• One element out of the ordinary, unusual, that makes the book different/stand out: The facts, research done, makes this prologue both fascinating and unique.
  • Concise, catchy dialogue (if in the first scene) that is not boring or predictable: No real dialogue—just snippets of imagined conversation. But those snippets give us a sense of the character’s voices.
  • A hint at theme: Death and loss. The theme is clear.

What Could Have Been Better

Overall, this is marvelous trademark Picoult style. But I did have some problems with the overall concept here. I love the prologue centering on the elephant facts, and of course they’re important to the premise, so they provide a great motif to work with right off the start.

In this prologue we get a sense of Jenna, but not enough for my tastes. The last line hints at her desire or wish that she could find her mother. What doesn’t work to me, though, are these things:

In the book description, we read Jenna was three when her mother went missing. A three-year-old isn’t going to have much memory of her mother at all. She may have been told much about her mother by others so that she would be able to assume or guess how her mother might have acted in that situation, what she might have said. But I get more the sense that she’s imagining what her mother might have been like.

However, that isn’t what’s coming across. The way Picoult words it, Jenna seems to know her mother very well, and that’s just not possible. In other words, if she is going to state so confidently her mother would have “said this” and “done that,” I would like to know where she gets that information from. And I don’t think she would remember much at that age about an elephant named Maura tossing acorns, but maybe.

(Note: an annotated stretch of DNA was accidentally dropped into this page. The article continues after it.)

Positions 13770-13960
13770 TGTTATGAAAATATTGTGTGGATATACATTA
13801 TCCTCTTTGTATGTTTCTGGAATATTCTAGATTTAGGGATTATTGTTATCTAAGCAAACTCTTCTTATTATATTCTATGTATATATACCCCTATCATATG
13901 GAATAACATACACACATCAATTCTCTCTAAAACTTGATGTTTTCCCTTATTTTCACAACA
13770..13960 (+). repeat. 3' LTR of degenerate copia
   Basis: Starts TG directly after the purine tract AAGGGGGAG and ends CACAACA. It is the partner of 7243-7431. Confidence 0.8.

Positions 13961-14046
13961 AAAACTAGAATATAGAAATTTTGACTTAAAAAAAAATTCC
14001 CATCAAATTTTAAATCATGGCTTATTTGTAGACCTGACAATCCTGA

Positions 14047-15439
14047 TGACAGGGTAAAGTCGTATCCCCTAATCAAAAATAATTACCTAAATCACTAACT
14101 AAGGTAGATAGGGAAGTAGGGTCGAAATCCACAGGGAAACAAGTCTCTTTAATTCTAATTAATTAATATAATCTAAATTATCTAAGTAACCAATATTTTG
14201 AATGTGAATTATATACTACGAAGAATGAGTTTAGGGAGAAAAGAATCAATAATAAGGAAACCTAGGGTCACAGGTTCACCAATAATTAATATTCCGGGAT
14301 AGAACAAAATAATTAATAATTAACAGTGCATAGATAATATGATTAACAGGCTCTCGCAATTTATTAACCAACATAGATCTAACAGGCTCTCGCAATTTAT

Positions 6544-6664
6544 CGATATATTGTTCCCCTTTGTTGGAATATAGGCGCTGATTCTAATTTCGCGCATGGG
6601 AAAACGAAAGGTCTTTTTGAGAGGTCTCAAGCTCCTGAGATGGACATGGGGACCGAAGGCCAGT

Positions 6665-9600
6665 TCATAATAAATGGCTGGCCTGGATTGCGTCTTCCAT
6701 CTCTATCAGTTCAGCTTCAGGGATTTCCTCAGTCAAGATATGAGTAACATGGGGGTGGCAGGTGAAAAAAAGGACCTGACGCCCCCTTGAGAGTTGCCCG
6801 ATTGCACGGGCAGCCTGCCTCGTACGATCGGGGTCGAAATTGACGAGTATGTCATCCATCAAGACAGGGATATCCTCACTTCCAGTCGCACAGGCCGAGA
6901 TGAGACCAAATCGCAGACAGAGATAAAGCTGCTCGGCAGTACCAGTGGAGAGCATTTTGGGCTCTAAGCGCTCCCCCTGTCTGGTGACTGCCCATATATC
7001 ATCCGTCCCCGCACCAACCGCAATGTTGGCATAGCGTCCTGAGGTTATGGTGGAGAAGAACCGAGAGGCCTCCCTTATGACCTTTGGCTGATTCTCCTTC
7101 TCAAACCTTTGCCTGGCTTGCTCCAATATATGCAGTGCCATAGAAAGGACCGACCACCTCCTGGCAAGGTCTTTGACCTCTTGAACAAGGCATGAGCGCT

I would have preferred picking up on that sense of losshow she imagined her mother thinking and saying all this but isn’t sure because she couldn’t know. I’d prefer the hint of losing her mother at so young an age, of Jenna feeling robbed of those kinds of memories and that depth of knowledge of this mother who has been missing for most of her life.

I found the hypothetical time with her mother a bit confusing. What age is she picturing herself there? Why would she think that maybe she would have memorized her mother’s actions or wish that back then she believed in elephant graveyards? That doesn’t make sense to me. It’s now when she’s wishing these things. Not back in that hypothetical time and situation.

It seems clear she’s really trying to say, basically, “If I had known then what I know now, I would have paid attention to those little details, so I could have remembered my mother better.” And that would make sense. But it doesn’t work to say that if she had wished there was a graveyard like that for humans (it’s too wordy, too, saying “. . . wishing there really was an elephant graveyard, except not just for elephants), that would have ensured she could find her mother. Is she saying “If there were one mass graveyard for humans, like with elephants, I would have been able to find it and locate my (presumed dead) mother”? Regardless, it’s confusing. Just wishing she believed does not make it true. So she would not have been able to find her mother. I’m sure I’ve confused you by now, as well.